Singapore Prize and NUS Singapore History Prize Winners Announced

The Singapore prize recognises exceptional published works across the country’s four languages: Chinese, English, Malay, and Tamil. The winner receives S$25,000 (about US$19,000), a trophy, and a certificate. The award has drawn top-quality entries from some of the region’s most renowned authors over the years. The prize is one of the oldest in Asia, and has a long history of promoting reading among Singaporeans.

This year’s winners were announced at a glittering ceremony at the MediaCorp theatre, co-hosted by Ted Lasso actress Hannah Waddingham and Golden Globe actor Sterling K Brown. The bands One Republic and Bastille, as well as singer Bebe Rexha, performed for the audience at the glitzy ceremony. The evening also featured speeches from Singapore ministers and former New Zealand Prime Minister Jacinda Ardern, who is a trustee of the Prince Charles-funded Earthshot initiative.

This is the third year of the Earthshot awards, which aims to identify and celebrate solutions to repair our planet. The finalists were selected from more than 400 applications. The event was attended by Cate Blanchett, Lana Condor, Robert Irwin, Nomzamo Mbatha, and Donnie Yen, who each presented an award made of recycled materials to the winners.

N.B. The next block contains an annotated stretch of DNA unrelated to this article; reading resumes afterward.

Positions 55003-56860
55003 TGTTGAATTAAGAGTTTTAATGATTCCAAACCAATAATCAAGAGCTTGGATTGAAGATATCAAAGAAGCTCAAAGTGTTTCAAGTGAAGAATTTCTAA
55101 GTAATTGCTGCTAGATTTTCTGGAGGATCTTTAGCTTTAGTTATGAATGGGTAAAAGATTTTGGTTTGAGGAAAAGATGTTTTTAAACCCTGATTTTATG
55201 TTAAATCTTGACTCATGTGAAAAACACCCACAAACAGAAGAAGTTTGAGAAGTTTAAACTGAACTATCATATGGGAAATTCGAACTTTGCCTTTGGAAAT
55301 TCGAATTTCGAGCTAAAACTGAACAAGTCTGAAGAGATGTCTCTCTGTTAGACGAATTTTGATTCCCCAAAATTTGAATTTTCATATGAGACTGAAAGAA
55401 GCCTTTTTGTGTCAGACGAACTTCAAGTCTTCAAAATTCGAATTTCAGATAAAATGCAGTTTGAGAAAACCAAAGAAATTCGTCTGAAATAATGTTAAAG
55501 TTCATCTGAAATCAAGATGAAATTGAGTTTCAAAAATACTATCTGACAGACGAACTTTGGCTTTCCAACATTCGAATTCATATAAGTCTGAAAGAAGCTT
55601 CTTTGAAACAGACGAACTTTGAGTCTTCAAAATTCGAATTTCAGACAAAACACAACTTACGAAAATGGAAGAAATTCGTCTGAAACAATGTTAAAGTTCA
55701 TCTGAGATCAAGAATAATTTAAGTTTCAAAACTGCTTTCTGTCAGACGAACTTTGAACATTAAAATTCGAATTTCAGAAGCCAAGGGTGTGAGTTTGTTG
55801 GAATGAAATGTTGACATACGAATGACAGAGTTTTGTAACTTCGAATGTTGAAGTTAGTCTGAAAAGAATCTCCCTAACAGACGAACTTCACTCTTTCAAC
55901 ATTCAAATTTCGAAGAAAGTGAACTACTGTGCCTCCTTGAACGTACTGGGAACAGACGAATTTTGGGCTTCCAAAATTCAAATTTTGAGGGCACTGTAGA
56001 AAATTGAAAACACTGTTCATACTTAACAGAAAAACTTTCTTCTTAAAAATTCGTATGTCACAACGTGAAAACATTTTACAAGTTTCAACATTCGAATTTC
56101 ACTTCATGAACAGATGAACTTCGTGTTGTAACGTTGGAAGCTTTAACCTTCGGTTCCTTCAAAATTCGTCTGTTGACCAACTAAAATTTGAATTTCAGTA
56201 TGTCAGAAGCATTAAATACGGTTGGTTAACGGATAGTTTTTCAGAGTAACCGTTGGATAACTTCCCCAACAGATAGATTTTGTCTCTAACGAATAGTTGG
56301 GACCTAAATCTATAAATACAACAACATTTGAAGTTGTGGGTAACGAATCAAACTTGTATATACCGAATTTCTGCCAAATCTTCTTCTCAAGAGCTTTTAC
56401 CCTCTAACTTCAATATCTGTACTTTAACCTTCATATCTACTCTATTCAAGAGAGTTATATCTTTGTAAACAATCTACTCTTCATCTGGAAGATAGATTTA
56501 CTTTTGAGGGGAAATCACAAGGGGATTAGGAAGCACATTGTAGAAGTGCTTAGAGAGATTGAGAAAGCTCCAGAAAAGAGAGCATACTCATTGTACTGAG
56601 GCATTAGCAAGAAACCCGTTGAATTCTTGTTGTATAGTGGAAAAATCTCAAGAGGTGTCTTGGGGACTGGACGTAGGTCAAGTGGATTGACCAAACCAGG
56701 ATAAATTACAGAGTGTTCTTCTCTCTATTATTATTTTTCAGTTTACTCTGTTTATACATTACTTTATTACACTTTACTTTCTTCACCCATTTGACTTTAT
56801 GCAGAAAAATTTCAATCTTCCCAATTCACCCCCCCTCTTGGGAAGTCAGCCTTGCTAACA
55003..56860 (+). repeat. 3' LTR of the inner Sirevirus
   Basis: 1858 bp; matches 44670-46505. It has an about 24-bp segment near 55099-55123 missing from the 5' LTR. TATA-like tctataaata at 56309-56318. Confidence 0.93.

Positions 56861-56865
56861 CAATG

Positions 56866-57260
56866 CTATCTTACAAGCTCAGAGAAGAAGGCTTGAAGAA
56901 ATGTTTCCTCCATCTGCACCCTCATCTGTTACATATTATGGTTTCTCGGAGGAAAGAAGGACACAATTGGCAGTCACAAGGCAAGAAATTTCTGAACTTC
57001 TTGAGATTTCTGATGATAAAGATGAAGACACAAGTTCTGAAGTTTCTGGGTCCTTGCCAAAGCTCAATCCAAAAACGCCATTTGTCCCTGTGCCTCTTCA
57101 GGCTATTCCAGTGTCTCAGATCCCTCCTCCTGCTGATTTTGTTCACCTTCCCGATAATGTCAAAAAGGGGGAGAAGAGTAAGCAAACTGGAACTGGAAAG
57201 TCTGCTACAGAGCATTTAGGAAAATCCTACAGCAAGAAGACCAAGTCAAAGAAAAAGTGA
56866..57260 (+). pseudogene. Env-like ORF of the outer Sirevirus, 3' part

In his speech, the Prince of Wales highlighted the importance of collaboration between governments, businesses, and private entities to solve the world’s problems. He said the winners of this year’s competition are helping to make a difference by working together to tackle climate change. He also praised the award’s sponsors, who have contributed to the awards through funding and in-kind support.

On his arrival in Singapore, the Prince of Wales was treated to a spectacular view at Changi airport when he stepped out onto the Rain Vortex, a 40-meter high indoor waterfall that is lit green for the occasion. The heir to the British throne has been visiting the city to promote his Earthshot initiative, which seeks to identify and celebrate innovative solutions to global warming.

The NUS Singapore History Prize, meanwhile, was awarded to historian Prof Miksic for his work “Singapore: An Untold Story.” His book is an in-depth study of the country’s early development and establishes it as part of the larger Asian story. It was published in 2013.

Prof Miksic says he didn’t expect to win the prize, and he hopes his book will inspire others to do more archaeological research in Southeast Asia. His work is based on more than a decade of excavations, including those at Fort Canning and Old Parliament House.

This year, the winner of the film category was Gabriela Serrano for her film “Please Bear With Me.” The filmmaker was given a fellowship prize that includes a residency and/or script mentorship. Rein Maychaelson of the industry-facing Southeast Asian Film Lab won a special mention for his work “Every Mall Burns the Same.” This is the second time his film has been shortlisted.